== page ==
Should Boston go back to an elected school committee?
There is a debate about whether the mayor, who appoints the seven-member school committee, exerts too much power over the 56,000-student system. Is it time for Boston to give control of the school committee back to the voters? And if the city maintains an appointed board, are there ways to improve it?
It is arguably the most important job of any school committee anywhere: the power to hire and fire the superintendent.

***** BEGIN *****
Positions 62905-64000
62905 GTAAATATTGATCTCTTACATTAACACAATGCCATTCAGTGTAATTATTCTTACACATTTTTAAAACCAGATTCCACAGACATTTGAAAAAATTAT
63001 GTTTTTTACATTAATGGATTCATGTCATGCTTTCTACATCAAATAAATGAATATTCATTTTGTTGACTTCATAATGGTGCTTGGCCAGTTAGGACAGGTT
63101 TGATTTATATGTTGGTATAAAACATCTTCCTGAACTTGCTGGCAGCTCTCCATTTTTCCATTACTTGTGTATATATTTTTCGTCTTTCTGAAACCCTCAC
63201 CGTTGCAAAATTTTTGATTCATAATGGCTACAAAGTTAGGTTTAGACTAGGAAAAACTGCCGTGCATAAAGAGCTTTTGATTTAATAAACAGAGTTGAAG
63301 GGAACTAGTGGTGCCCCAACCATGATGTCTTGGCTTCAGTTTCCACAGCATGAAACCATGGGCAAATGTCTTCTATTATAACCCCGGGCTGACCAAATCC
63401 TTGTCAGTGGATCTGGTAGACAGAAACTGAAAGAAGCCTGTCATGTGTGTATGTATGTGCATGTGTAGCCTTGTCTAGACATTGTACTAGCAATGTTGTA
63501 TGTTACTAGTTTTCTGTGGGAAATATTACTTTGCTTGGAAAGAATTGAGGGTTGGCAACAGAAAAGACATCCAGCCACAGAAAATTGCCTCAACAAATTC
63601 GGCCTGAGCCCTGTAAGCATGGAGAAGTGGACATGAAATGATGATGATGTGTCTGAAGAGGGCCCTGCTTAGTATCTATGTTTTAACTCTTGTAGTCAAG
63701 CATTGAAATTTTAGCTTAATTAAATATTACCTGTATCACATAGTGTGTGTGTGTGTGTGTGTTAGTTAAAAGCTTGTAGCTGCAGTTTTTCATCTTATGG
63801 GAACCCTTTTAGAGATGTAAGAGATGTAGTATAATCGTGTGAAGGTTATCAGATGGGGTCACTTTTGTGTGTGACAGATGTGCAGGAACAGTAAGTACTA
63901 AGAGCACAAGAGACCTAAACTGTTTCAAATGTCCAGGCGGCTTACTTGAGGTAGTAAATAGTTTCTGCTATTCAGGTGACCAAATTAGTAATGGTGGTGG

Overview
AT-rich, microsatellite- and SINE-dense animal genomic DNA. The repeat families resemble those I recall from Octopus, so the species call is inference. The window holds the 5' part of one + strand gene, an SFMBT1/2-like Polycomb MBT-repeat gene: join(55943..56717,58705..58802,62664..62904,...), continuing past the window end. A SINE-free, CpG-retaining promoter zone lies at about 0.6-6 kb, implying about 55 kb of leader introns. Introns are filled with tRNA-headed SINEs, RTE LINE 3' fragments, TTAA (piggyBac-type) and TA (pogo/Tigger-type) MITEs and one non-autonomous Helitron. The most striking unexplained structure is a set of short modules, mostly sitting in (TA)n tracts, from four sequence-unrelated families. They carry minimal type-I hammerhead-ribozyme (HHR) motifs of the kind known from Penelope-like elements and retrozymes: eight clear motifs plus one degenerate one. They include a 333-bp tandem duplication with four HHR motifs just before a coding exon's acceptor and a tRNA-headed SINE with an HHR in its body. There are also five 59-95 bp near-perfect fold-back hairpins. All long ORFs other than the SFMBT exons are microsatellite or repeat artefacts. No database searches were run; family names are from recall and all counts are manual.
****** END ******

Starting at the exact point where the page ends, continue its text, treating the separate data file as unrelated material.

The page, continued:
Yet in Boston last summer, it was not the School Committee that decided the fate of then-Superintendent Tommy Chang. It was Mayor Martin J. Walsh. He was the one who had a tough conversation with Chang about his future, prompting Chang to resign and catching the School Committee off guard.
The episode is fueling a debate about whether the mayor, who appoints the seven-member School Committee, exerts too much power over the 56,000-student system and whether it’s time for Boston to give control of the School Committee back to the voters.